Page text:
procedures.
AT 8 P.M., THE City Police
closed the doors and cut off the
lines, but everyone already in line
at that time was permitted to reg-
ister.
Yesterday was the last day for
registering towvote in the Novem-
ber 2 presidential election.
Prof. Kauper To Speak
To 'U' Lawyers Guild
Prof. Paul Kauper of the law
school will discuss the constitu-
tional aspects of federal anti-
lynching legislation at a meeting
of the University chapter of the
National Lawye Guild at 3:15
p.m. Friday in Rm. 3R of the Un-
ion
The Lawyers Guild has opened
the meeting to all interested stu-
dents and faculty members.
Greater than '48-'49 NCN
SOCIAL CHAIRMAN
Looking for a favor for your
Christmas Party that is new,
different, and within your
budget?
L. G. BALFOUR CO.
1319 S. Univ. Ph. 9353

Note Selling
Has 'Legal'
Precedent
Similar Venture
Started in 1893
Faculty condemnation of the1
commercialized lecture note bus-
iness follows a "legal" precedent
established here 55 years ago.
This may come as a surprise to
Fred Zimmerman and Bill Mena-
cher, founders of the Zimen en-
terprise to mimeograph lecture
notes, but two brothers, in law
vchool, Thomas and Daniel Ed-"
wards started a similar venture
here irr 1893.
THE BROTHERS, who wereI
working their way, started mimeo-
graphing law lecture notes to sup-'
plement an average weekly income
of $15, according to an article in
Publisher's Weekly for July 29;
1944.
After Thomas, the younger
brother, graduated in 1898, their
uncle took over the business as
a sideline to cabinet making, his
regular occupation.
Faculty action, although a little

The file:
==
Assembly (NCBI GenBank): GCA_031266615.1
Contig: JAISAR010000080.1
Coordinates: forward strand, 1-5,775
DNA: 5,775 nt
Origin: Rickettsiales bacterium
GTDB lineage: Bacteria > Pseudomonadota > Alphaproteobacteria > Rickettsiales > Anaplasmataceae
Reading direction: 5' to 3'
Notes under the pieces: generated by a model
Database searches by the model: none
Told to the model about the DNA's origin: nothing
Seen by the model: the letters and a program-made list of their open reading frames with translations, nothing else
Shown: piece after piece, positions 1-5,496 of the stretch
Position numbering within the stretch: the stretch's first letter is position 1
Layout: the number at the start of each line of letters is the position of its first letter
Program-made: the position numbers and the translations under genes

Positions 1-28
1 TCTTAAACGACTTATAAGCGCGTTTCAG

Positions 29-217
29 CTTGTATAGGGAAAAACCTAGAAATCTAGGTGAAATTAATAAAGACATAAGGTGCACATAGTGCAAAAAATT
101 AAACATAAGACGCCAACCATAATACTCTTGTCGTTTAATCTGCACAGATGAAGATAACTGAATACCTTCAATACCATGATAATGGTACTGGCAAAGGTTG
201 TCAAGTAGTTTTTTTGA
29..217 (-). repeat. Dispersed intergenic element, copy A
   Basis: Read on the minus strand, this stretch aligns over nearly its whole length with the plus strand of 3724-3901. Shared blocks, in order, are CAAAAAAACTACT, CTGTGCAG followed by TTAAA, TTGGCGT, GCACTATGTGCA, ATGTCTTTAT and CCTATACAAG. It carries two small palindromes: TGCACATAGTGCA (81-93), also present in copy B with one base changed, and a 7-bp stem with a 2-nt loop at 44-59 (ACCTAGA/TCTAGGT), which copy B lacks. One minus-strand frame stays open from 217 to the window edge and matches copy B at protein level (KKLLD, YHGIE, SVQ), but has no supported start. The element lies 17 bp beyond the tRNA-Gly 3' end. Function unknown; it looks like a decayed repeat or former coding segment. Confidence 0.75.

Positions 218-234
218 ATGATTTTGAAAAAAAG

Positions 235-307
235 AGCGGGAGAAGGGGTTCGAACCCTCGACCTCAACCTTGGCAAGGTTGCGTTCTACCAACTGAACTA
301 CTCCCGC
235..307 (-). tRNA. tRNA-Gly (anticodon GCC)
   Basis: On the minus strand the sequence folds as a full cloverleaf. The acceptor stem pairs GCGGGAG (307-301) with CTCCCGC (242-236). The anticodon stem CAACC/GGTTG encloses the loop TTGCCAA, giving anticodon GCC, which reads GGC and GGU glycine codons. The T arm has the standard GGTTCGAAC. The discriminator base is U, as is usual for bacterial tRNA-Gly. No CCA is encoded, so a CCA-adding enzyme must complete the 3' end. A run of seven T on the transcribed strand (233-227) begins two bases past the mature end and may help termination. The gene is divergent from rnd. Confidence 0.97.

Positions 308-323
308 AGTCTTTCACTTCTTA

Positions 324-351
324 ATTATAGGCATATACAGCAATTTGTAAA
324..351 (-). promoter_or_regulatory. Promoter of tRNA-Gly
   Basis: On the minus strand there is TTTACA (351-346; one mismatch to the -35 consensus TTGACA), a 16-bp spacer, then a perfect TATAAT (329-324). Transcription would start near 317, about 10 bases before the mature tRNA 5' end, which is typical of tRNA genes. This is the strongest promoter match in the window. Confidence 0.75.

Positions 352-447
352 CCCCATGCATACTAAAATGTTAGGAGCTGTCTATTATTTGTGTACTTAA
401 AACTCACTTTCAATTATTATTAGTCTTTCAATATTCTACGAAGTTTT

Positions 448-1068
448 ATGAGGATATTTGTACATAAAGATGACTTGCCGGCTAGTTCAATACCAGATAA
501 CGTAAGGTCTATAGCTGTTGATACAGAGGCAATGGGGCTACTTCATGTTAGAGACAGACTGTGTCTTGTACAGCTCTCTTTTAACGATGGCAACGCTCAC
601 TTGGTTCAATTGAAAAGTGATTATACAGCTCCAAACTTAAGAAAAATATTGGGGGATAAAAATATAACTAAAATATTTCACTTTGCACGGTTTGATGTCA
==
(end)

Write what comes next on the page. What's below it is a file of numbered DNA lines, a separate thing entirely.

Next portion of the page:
slower than in this year's episode,
inevitably came in due time. In
1906, after 13 years, the notes were
banned, but the business went on.
Instead of notes the firm started
mimeographing laboratory man-
uals and textbooks. The business
specializing in scientific, scholarly,
and technical books, has expanded
to over $750,000 a year.
Owen Cleary To Speak
To Young Republicans
Owen Cleary, chairman of the
Liquor Control Commission of
Michigan will speak on "Condi-
tions at the Michigan Capital" at
a meeting of the Young Repub-
licans at 7:30 p.m. in the League.
A Notary Public will also be on
hand to authorize absentee ballots.
This will be a regular feature of
the Young Republican meetings
until the close of the elections.

Veterans enrolled in the Uni-
versity this fall may not receive;
their full subsistence until the
week of Nov. 7, according to offi-
cials of the Veterans Administra-
tion.
The first checks will include all
subsistance payments due from
Sept. 20 through the end of Oc-
tober.
Officials pointed out that the
heavy workload the colleges and
the VA face because of large en-
rollments will probably cause the
delay.
MOST STUDENT veterans will
be able to work part-time without
having subsistence allowances re-
duced, a VA press release said to-
day.
Full payments will be made as
long as income from productive
labor does not exceed these
monthly ceilings established by
P. L. 512:1. $210 for a veteran
without dependents; 2. 270 for
a veteran with one dependent;
3. $290 for those with more than
one.
,The Veterans Administration
Branch Office in Columbus will
send prior notice to veterans
whose National Service Life In-